The Heart of the Matter

Confabulations now, after Einstein, becoming so farfetched that I cannot help but agree with W.R. Corliss: “As the structures of the cosmos and the subatomic world become more and more foreign to everyday experience, we have to ask whether such bizarre constructions may not be the consequence of incorrect physical theories, such as Relativity, the Big Bang hypothesis, and so on”. Courageous words, to which he in his newest book adds support by means of an impressive collection of anomalies that are troubling theorists, but are seldom rightly given their due by the populizers of the Universe we are expected to believe in.(61)

Be this as it may, there is one result of these “free creations of the human mind”, to borrow a phrase from Einstein(62) that concerns us here from the first to the last sentence. To wit: Sir Fred Hoyle’s “as good as, but no better”. It is, in the light of the foregoing, not difficult to become aware how that assertion implies an unspoken conditional clause: “provided that Newton has been practically right about the mechanics of the Solar System, but the therefore real motion of the Earth is not straightforwardly observable, a curious but undeniable fact, successively explained by Fresnel, by Stokes, by Lorentz, and now completely and finally by Einstein’s cure-all”. To quote the latter great man himself: “According to the general theory of relativity space is endowed with physical qualities; in this sense, therefore, there exists an ether. According to the general theory of relativity space without ether is unthinkable; for in such space there would not only be no propagation of light, but also no possibility of existence for standards of space and time (measuring rods and clocks), nor therefore any space-time intervals in the physical sense. But this ether may not be thought of as endowed with the quality characteristic of ponderable media, as consisting of parts which may be tracked through time. The idea of motion may not be applied to it.”(63) Or, as Martin Gardner puts it: “Indeed from the standpoint of relativity the choice of reference frame is arbitrary. Naturally, it is simpler to assume the universe is fixed and the Earth moving than the other way around, but the two ways of talking about the Earth’s relative motion are two ways of saying the same thing.”(64) For him: yes, but also for an “outside observer”?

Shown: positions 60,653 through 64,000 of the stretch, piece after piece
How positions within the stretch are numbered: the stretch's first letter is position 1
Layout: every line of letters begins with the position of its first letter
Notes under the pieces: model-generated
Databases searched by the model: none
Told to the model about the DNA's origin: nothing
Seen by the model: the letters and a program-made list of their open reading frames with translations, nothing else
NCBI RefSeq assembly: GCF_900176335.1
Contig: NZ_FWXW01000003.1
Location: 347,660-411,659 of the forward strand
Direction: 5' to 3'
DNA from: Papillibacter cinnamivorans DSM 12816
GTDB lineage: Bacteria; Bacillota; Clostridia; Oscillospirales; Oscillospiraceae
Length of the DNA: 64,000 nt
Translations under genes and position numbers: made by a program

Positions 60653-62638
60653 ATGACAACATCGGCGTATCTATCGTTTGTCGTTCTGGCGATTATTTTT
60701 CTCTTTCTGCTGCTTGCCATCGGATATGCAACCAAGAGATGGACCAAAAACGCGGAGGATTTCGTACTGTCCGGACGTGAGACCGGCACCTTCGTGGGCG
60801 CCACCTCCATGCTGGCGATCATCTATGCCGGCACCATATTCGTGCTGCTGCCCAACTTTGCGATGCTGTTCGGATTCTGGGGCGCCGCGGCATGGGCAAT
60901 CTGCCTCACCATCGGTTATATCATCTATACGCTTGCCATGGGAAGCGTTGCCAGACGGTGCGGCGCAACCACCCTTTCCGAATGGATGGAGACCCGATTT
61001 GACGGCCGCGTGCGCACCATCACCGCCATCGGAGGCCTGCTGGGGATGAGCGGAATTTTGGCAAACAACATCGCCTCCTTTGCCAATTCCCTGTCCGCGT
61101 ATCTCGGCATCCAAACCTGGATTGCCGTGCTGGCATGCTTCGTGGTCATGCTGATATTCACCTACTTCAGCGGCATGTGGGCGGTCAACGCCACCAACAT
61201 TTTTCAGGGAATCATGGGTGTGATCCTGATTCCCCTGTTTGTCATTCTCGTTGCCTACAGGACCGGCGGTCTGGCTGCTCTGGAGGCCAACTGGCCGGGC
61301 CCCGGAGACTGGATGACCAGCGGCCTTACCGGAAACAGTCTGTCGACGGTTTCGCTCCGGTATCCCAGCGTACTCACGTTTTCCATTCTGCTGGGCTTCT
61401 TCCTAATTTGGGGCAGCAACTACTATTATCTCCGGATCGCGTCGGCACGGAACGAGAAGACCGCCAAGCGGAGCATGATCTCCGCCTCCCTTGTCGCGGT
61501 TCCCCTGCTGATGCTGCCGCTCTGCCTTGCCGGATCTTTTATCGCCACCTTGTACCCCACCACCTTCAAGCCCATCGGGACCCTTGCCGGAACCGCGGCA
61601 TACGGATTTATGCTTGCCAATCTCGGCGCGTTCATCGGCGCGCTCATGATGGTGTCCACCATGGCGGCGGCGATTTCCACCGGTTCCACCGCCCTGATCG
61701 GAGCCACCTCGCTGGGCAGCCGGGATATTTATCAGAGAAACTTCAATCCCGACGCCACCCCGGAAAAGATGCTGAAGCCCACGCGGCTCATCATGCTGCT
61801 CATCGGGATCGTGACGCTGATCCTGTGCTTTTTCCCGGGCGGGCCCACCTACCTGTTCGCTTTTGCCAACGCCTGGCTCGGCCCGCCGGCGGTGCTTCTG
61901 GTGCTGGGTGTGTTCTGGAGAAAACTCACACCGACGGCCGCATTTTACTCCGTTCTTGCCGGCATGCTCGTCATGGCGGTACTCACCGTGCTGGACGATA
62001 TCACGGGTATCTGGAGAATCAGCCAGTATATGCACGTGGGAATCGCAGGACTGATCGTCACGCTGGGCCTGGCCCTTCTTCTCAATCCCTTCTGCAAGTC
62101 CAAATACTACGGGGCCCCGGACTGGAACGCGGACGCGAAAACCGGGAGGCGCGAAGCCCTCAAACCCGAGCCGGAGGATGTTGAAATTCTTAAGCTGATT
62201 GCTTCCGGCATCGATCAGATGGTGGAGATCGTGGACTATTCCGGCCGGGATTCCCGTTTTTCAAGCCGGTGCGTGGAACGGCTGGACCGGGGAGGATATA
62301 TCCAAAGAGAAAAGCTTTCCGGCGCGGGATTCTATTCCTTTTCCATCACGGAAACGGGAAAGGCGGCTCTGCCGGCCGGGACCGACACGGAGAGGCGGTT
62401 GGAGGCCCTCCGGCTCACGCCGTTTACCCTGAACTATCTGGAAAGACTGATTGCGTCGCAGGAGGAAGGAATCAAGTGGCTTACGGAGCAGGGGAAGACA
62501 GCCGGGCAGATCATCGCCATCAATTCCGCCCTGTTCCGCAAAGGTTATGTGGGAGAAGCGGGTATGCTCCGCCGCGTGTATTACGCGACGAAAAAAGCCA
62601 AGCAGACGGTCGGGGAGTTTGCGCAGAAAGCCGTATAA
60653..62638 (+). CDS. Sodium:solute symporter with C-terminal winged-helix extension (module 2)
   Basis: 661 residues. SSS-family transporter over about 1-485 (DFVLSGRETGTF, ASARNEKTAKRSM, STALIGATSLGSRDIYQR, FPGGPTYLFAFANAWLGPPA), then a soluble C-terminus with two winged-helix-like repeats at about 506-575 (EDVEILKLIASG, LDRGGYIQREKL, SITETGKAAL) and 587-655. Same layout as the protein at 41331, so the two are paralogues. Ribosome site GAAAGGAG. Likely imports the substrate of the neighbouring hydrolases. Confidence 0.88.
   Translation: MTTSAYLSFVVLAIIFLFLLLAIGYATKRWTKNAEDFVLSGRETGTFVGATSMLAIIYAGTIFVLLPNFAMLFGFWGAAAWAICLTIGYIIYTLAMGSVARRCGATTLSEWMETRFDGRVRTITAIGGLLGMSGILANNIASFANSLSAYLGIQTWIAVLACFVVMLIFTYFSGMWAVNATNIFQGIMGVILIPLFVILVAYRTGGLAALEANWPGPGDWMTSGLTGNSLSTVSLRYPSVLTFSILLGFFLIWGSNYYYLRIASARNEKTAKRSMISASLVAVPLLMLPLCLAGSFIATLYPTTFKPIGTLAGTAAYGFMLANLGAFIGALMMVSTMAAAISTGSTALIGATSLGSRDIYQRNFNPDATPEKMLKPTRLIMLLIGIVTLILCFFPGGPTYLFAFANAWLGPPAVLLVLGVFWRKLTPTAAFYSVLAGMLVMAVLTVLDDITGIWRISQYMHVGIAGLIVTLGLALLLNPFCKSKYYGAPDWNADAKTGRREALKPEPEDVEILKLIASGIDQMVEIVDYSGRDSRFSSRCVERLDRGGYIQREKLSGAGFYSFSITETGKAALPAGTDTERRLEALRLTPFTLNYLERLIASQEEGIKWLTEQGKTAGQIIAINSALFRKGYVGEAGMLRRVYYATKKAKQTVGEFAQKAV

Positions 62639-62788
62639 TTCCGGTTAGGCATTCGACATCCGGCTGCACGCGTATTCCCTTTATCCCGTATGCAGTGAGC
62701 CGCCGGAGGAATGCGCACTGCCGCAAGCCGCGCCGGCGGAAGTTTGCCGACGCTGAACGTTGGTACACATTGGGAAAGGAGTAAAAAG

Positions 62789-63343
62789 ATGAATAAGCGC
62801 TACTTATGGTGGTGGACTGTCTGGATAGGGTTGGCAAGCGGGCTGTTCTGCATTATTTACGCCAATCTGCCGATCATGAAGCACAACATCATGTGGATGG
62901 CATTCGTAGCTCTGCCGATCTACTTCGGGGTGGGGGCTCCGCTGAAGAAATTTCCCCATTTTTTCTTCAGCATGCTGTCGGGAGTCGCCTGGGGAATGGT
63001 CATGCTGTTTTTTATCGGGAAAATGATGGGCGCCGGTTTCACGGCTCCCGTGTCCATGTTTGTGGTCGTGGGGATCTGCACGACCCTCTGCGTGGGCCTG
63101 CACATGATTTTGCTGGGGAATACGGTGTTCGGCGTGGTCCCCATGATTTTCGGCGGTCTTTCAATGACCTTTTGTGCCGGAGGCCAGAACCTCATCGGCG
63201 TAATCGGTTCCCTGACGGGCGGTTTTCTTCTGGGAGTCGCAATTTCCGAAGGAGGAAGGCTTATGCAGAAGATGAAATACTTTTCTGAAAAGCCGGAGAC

Well, simpler is not always better, Occam’s razor notwithstanding. Many things dubbed at first sight simple appear, more closely scrutinized, to be complex. Newton’s solid atomic pellets have now been dissolved into quirky particles and his kinematics, for low velocities still approved by Einstein, may – who knows? be influenced by the starry dome above us in a Machian manner not yet generally acknowledged or fully understood!

Before continuing the argument I first, however, have to dispose of a red herring. A third apparent possibility, moving the “Flatland Universe” around the pencil point, representing our globe at rest relative to us, does not work – it is an untenable model. For then, viewed by Earthlings, the Sun will remain in the constellation of the Zodiac that it occupied when we began to shift the paper.